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ancient appearance beautiful began Boggart building called character church clear close Clough comes cottage district door edge England face feel fields garden give green Hall hand head hear heart Heywood hills hour inhabitants interesting John Jone kind known Lancashire land leads leave light living lonely look Manchester manufacturing miles mind moor native nature neaw never night nook once parish passed pleasant poor present quaint quiet remember rest rise road Rochdale round scene seemed seen side sometimes soon sound stands stone stood street talk tell things thought town trees turned valley village walked wandered watch whole wild wind window woods young
Page 239 - Art is long and Time is fleeting, And our hearts, though stout and brave, Still, like muffled drums, are beating Funeral marches to the grave.
Page 186 - Nature never did betray The heart that loved her; 'tis her privilege, Through all the years of this our life, to lead From joy to joy: for she can so inform The mind that is within us, so impress With quietness and beauty, and so feed With lofty thoughts, that neither evil tongues, Rash judgments, nor the sneers of selfish men, Nor greetings where no kindness is, nor all The dreary intercourse of daily life, Shall e'er prevail against us, or disturb Our cheerful faith that all which we behold Is...
Page 238 - Muse, The place of fame and elegy supply: And many a holy text around she strews, That teach the rustic moralist to die.
Page 68 - Biron they call him ; but a merrier man. Within the limit of becoming mirth, I never spent an hour's talk withal : His eye begets occasion for his wit ; For every object that the one doth catch, The other turns to a mirth-moving jest...
Page 238 - For them no more the blazing hearth shall burn Or busy housewife ply her evening care : No children run to lisp their sire's return, Or climb his knees the envied kiss to share. Oft did the harvest to their sickle yield, Their furrow oft the stubborn glebe has broke ; How jocund did they drive their team afield ! How bow'd the woods beneath their sturdy stroke...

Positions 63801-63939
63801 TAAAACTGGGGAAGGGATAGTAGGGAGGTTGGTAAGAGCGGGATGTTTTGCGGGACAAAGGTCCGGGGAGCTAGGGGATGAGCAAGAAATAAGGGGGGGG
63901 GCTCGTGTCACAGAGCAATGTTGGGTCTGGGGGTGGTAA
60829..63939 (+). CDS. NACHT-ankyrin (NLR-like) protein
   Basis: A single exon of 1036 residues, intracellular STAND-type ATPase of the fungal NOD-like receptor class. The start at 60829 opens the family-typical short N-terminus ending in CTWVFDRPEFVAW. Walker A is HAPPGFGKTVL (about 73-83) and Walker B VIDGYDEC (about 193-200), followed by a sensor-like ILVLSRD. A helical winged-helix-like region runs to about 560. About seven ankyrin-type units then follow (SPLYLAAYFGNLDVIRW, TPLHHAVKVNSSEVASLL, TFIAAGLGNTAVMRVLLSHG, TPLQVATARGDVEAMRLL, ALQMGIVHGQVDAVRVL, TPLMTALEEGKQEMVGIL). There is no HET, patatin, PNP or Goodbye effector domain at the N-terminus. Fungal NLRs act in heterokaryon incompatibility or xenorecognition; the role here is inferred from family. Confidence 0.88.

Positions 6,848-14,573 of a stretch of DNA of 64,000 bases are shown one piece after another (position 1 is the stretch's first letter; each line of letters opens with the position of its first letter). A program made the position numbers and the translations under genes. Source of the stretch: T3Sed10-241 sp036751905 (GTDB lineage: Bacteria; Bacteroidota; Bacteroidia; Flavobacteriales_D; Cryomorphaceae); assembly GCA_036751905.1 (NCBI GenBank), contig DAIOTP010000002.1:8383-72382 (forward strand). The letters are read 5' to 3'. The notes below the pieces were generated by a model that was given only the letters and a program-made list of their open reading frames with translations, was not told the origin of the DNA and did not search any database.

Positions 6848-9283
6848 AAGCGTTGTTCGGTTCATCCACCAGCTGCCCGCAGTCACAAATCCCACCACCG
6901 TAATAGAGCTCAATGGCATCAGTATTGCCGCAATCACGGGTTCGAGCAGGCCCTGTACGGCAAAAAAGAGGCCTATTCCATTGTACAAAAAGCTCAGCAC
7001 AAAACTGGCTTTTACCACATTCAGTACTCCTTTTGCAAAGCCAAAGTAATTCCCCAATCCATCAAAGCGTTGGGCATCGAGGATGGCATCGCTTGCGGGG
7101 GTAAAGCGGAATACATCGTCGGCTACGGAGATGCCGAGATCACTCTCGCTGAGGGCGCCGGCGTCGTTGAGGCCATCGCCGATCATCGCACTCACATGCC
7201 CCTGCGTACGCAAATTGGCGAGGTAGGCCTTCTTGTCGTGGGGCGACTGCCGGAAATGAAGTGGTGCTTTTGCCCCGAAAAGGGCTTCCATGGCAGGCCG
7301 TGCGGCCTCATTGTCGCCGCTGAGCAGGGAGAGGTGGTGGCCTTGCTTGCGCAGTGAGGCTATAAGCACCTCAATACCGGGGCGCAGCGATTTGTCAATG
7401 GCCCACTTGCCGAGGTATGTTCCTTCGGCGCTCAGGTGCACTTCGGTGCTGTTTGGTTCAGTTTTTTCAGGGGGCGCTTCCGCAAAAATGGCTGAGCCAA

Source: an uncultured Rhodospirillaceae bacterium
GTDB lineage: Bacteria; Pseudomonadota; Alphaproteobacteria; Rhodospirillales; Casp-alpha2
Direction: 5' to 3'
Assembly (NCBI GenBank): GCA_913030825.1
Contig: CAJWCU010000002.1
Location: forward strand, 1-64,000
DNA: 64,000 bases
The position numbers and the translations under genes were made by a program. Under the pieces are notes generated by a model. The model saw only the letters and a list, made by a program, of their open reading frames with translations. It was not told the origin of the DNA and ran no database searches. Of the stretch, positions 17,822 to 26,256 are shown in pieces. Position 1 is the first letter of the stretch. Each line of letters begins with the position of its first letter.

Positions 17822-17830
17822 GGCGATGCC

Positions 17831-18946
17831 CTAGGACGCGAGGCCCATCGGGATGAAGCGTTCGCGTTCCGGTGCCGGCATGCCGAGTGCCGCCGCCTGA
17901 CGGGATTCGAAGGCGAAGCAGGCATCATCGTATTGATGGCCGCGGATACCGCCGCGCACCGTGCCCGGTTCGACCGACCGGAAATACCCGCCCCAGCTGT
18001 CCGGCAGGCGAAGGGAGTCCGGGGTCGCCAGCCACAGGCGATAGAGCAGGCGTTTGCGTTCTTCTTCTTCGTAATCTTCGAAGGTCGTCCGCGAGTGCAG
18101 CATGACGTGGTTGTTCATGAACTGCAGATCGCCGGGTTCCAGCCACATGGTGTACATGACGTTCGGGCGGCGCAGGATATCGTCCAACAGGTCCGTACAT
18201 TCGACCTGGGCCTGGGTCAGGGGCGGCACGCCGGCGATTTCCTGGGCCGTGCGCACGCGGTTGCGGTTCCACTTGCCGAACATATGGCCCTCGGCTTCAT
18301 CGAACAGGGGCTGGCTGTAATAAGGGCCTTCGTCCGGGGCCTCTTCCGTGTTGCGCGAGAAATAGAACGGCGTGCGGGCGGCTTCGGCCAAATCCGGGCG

Page 186 - Therefore let the moon Shine on thee in thy solitary walk; And let the misty mountain winds be free To blow against thee: and, in after years...
Page 238 - The breezy call of incense-breathing Morn, The swallow twittering from the straw-built shed, The cock's shrill clarion, or the echoing horn, No more shall rouse them from their lowly bed...
Page 238 - Nor Grandeur hear with a disdainful smile The short and simple annals of the poor. The boast of heraldry, the pomp of power, And all that beauty, all that wealth e'er gave, Await alike the inevitable hour: The paths of glory lead but to the grave.
Page 279 - Poor naked wretches, wheresoe'er you are, That bide the pelting of this pitiless storm, How shall your houseless heads and unfed sides, Your loop'd and window'd raggedness, defend you From seasons such as these ? O, I have ta'en Too little care of this ! Take physic, pomp ; Expose thyself to feel what wretches feel, That thou mayst shake the superflux to them, And show the heavens more just.
Page 193 - Give me health and a day, and I will make the pomp of emperors ridiculous. The dawn is my Assyria; the sunset and moonrise my Paphos, and unimaginable realms of faerie; broad noon shall be my England of the senses and the understanding; the night shall be my Germany of mystic philosophy and dreams.